By Rob Pegoraro
Thursday, February 15, 2007
Customers might not like the idea of technology that allows some uses of music (like copying iTunes downloads to their iPods) but forbids others (like copying the same song to another kind of music player). But until recently, it didn't seem to bother the executives behind these anti-piracy systems.
They all agreed that anybody selling downloadable music and movies needed to police what customers did with their purchases.
Last week, however, the person responsible for the most successful copy-control software in the music market, Apple chief executive Steve Jobs, ruffled feathers with the question: Do we need any of this in the first place?
In an essay called "Thoughts on Digital Music" on Apple's site, Jobs wrote that his company's iTunes Store used copy-control software called FairPlay only because major record labels insisted on it. Those same labels' demands made it impossible for Apple to share its technology, he said. So his proposed solution to the "this download will only play on my iPod" problem is to abolish copy-control software altogether.
Since that remarkably blunt piece of writing hit the Web, the debate over whether technology can curb illegal file sharing has come back to life. That's good. But in the process, a lot of old myths are resurfacing -- and believing them will stop you from understand the deeper problems with the digital-media market. The myths include:
· "Apple can't share FairPlay with other companies, because the technology could get leaked and eventually prompt the labels to pull their catalogues from the iTunes store."
That's not necessarily so.
You can't completely dismiss Apple's contention; only Apple knows the fine print of its deals with the record labels. We don't. But the simple way Apple's copy-control system works should make it relatively easy for outsiders to join the FairPlay game.
FairPlay assigns the police work to the iTunes program on your Mac or PC, not the iPod. As a result, you can plug a friend's iPod into your computer and copy your iTunes purchases to it, even if that iPod is already loaded with your pal's iTunes downloads.
Plus, Apple has already taken a baby step toward putting FairPlay in other companies' hardware, in the form of Motorola cellphones that include a miniaturized version of iTunes. If the iTunes Store survived that experiment, it should be able to live through the addition of FairPlay compatibility to other playback-only devices, such as handheld organizers or car stereos.
It would be different if Apple were to let somebody design a competitor to iTunes. A lot more would be at stake in that case.
· "Microsoft solved the compatibility problem years ago when it created its PlaysForSure standard."
That depends on how you define "solved."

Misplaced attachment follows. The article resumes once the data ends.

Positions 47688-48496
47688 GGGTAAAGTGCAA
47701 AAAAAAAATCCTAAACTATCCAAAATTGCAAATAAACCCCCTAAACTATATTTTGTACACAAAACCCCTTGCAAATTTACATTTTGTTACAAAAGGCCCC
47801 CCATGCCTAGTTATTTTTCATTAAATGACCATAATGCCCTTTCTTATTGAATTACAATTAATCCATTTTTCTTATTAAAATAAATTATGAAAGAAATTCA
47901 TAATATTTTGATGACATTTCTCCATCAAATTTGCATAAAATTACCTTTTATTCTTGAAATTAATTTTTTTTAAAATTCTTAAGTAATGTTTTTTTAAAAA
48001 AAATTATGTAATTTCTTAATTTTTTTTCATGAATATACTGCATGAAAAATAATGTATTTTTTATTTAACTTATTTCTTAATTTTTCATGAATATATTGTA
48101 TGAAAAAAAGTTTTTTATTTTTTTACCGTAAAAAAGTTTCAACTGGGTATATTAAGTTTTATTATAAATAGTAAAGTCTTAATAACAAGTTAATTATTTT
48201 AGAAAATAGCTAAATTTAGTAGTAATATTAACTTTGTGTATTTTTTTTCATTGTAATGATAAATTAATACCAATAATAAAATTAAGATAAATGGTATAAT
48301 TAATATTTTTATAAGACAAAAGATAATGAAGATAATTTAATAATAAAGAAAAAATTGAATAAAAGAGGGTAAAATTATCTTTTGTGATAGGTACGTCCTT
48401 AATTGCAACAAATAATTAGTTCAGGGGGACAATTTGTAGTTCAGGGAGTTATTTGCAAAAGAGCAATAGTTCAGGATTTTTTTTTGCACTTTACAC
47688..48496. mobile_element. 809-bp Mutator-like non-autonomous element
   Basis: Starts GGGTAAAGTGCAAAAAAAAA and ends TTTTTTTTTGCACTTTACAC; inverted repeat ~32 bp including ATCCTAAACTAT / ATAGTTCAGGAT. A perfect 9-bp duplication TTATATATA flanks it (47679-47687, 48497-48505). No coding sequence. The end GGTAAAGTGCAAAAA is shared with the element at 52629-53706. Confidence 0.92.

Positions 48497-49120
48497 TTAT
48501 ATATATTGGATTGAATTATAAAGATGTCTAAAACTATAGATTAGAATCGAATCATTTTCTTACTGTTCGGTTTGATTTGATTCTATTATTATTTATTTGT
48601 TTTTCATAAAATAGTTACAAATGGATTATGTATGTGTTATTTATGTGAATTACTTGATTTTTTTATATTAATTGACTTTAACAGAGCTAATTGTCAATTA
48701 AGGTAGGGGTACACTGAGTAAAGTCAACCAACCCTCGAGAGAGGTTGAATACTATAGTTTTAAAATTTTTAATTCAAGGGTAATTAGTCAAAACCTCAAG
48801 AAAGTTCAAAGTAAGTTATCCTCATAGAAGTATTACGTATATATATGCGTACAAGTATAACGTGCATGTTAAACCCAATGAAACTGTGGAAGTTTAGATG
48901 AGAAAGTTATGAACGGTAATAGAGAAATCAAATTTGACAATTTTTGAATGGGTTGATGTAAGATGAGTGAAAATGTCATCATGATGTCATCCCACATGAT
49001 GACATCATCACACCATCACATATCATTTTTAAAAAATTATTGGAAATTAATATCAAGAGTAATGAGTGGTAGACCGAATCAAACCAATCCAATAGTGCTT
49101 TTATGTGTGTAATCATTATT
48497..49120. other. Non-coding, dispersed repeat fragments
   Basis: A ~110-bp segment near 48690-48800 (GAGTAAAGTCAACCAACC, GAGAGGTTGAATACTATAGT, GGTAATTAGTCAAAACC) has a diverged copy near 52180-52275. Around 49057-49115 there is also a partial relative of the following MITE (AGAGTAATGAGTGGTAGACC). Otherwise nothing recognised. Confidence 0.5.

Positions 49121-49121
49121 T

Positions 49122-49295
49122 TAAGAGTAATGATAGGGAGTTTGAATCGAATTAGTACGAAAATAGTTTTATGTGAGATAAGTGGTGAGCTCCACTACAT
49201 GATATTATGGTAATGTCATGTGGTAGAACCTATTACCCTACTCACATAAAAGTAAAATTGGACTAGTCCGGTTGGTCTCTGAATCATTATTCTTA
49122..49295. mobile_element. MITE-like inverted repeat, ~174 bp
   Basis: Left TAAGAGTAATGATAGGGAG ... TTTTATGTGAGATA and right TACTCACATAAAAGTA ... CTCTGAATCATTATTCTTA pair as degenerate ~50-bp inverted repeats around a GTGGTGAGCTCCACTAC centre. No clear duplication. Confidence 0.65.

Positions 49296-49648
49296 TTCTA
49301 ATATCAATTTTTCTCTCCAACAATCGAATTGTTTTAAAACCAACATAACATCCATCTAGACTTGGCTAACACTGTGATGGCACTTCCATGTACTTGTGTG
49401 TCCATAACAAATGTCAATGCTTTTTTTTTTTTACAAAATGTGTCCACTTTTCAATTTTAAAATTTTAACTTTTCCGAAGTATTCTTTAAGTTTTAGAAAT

Microsoft can point to dozens of PlaysForSure devices from various companies, not including its own incompatible Zune. Even users of Palm organizers and smartphones can join the fun, by using NormSoft's Pocket Tunes. But when it comes to anything more complex than a handheld gadget, Microsoft takes a different stance.
Although the company allows other people to develop Window Media-compatible programs for other operating systems, such as Telestream's Flip4Mac for Mac OS X, it won't let them add PlaysForSure support.
When asked why PlaysForSure should be confined to Windows, Microsoft says it would be too difficult to keep that software secure on another operating system. That's almost the same excuse Jobs used in his online essay, except that Apple still managed to ship a Windows version of iTunes.
Either Microsoft needs to upgrade its understanding of competing operating systems, or it should admit that promoting Windows outweighs living up to its own talking points.
· "This is the price we have to pay to stop illegal file sharing."
Just try to prove that.
First, as Jobs noted in his essay, the vast majority of music sold today comes on audio CDs that impose no copying restrictions. DVDs include copying controls, but they were breached years ago.
Even if you abolished these old formats in favor of media locked up with technologies like FairPlay or PlaysForSure, you'd still have no bar to music file sharing. Both Apple and Microsoft's systems allow buyers of a song to burn it to an audio CD that can then be copied back to a computer in an unrestricted format.
The side effect: It only took a few minutes with a file-sharing program to find MP3 copies of songs sold only on iTunes. And even without the audio-CD workaround, hackers have repeatedly dismantled the defenses of FairPlay and PlaysForSure.
Either way, all you need is one unprotected copy loose in the wild; that copy can then be duplicated endlessly. And no existing anti-piracy system can stop people from downloading and playing those copies.
The technology can still serve a role in online music or movie rental services, which have drawn far fewer customers than stores like iTunes, but for purchases it does too little to justify its costs. In practice, it only stops copying by the unmotivated, the over-scheduled or the inexperienced -- the people most likely to buy a song or movie online as long as they can do so quickly, easily and cheaply.
In the music industry, a growing number of outlets beyond the big-name companies, from tiny indie-rock operations to the Philadelphia Orchestra and the Smithsonian Institution's Folkways label, have realized the futility of copy-restriction software and now sell digital downloads in open, unrestricted formats.
At this point, this all amounts to little more than expensive psychotherapy for Hollywood executives. It's the height of arrogance for them to keep sending us the bill.
Living with technology, or trying to? E-mail Rob Pegoraro firstname.lastname@example.org.